KIEV, Ukraine -- Ukraine's new leader said he called Russian President Vladimir Putin on Wednesday to urge him to help halt fighting in eastern Ukraine.
Ukrainian President Volodymyr Zelenskiy said he asked the Russian leader to "influence the other side so that they stop killing our people." Zelenskiy's call came a day after four Ukrainian soldiers were killed by pro-Russia insurgents.
Separatist rebels said they were returning fire after Ukrainian shelling of a school.
The Kremlin said in its take on the call that Putin emphasized that the Ukrainian troops should stop shelling residential areas since that results in civilian casualties.
The conflict in eastern Ukraine erupted in April 2014 after Russia's annexation of Crimea and has killed more than 13,000 people. Germany and France helped broker a 2015 agreement signed in Minsk that helped reduce fighting, but clashes have continued and peace efforts have stalled.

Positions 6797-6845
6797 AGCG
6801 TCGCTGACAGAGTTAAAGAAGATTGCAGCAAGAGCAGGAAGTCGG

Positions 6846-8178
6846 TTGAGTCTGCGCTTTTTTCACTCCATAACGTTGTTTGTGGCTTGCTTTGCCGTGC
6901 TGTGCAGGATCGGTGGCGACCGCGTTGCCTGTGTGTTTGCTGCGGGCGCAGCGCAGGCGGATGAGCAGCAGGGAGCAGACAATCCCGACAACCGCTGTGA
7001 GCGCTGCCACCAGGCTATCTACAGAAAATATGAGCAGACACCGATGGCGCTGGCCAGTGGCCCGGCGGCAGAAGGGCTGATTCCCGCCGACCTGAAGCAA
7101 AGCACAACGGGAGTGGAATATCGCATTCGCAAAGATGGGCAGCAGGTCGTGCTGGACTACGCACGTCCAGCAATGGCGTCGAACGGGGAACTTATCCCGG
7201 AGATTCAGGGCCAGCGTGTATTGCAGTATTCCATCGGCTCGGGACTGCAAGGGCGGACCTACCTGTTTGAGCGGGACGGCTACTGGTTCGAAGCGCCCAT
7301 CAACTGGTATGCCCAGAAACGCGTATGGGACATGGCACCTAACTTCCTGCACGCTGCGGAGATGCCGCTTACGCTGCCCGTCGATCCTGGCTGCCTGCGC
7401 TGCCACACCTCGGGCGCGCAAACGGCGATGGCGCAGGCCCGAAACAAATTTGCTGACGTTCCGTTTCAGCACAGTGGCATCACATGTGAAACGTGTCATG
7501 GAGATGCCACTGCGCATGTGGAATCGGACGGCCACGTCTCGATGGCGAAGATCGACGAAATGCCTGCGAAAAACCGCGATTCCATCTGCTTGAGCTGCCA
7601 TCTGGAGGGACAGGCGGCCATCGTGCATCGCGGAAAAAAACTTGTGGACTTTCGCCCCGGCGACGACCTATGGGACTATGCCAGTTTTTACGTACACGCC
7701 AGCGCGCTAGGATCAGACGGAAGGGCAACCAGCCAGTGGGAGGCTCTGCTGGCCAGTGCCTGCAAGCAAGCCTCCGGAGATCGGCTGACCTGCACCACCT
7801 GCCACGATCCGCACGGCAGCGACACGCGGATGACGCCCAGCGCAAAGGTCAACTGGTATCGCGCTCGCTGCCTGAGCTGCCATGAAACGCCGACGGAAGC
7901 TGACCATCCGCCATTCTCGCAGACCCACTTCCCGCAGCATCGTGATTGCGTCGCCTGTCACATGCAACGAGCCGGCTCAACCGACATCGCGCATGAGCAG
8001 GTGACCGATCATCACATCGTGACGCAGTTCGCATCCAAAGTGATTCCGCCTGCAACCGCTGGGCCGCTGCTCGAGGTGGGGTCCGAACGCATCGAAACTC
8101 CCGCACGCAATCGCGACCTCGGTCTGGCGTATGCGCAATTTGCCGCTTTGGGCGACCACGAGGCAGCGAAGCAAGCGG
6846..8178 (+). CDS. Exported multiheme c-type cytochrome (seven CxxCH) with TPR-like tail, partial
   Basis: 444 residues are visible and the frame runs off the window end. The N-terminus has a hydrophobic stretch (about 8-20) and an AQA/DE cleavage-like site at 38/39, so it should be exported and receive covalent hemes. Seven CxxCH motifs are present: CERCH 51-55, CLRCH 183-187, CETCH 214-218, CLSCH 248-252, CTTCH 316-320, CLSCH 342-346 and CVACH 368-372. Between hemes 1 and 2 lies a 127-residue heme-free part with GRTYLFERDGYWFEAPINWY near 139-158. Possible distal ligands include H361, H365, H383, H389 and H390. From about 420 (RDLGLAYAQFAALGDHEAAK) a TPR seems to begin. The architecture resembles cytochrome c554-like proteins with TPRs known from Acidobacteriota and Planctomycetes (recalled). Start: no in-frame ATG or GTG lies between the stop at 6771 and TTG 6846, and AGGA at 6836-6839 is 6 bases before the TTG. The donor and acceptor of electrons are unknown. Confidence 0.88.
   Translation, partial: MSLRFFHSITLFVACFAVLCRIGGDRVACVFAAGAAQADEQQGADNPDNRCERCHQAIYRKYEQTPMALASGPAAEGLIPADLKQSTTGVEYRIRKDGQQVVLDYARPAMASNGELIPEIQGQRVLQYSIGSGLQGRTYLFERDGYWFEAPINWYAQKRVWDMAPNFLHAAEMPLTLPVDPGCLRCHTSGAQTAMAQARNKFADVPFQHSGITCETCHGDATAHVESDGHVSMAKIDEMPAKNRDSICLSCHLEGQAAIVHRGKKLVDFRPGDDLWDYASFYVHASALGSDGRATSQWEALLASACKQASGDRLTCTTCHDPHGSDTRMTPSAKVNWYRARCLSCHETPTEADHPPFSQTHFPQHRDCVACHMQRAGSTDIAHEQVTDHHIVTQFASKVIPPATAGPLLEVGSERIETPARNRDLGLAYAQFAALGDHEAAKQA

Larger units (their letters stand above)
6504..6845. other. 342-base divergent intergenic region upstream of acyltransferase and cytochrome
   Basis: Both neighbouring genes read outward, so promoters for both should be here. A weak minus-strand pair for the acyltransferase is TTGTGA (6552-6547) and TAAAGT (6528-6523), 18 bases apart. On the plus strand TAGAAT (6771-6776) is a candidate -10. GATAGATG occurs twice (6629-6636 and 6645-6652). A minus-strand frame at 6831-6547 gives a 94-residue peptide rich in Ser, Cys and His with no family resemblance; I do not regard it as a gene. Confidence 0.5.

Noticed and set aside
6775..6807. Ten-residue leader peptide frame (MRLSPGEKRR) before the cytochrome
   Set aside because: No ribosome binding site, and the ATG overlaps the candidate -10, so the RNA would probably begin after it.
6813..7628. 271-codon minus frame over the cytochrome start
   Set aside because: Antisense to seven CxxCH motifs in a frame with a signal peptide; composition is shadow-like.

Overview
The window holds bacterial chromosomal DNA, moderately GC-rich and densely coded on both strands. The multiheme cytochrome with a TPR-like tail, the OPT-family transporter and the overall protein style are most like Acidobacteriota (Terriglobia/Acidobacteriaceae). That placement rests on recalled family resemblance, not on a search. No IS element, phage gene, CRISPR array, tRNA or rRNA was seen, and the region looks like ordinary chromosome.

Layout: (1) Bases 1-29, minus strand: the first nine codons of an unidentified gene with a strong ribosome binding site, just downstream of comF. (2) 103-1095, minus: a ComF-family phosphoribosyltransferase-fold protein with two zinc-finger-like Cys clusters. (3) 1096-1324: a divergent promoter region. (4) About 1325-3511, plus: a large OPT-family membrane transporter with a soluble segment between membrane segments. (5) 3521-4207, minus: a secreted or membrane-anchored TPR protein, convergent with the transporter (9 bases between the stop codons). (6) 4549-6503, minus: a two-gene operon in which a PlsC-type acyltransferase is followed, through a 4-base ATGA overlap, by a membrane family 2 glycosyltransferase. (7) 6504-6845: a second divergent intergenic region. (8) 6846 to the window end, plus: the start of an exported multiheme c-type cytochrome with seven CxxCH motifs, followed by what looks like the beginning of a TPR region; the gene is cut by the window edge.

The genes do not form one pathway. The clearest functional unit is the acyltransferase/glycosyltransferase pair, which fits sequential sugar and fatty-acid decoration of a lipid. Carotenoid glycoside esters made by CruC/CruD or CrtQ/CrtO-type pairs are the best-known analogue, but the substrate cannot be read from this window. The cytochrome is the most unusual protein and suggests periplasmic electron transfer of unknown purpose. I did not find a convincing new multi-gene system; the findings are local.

Zelenskiy, a comedian without political experience, was elected in a landslide in April on promises to end the conflict in the east and tackle rampant official corruption. He said Wednesday he expects to speak to French President Emmanuel Macron and German Chancellor Angela Merkel later in the day to push for a meeting with them and Putin to search for a peaceful settlement in eastern Ukraine.
The Kremlin said Putin, on the call with Zelenskiy, underlined the need for Ukraine to implement the Minsk agreement, including its provision of granting a special status to Ukraine's separatist regions.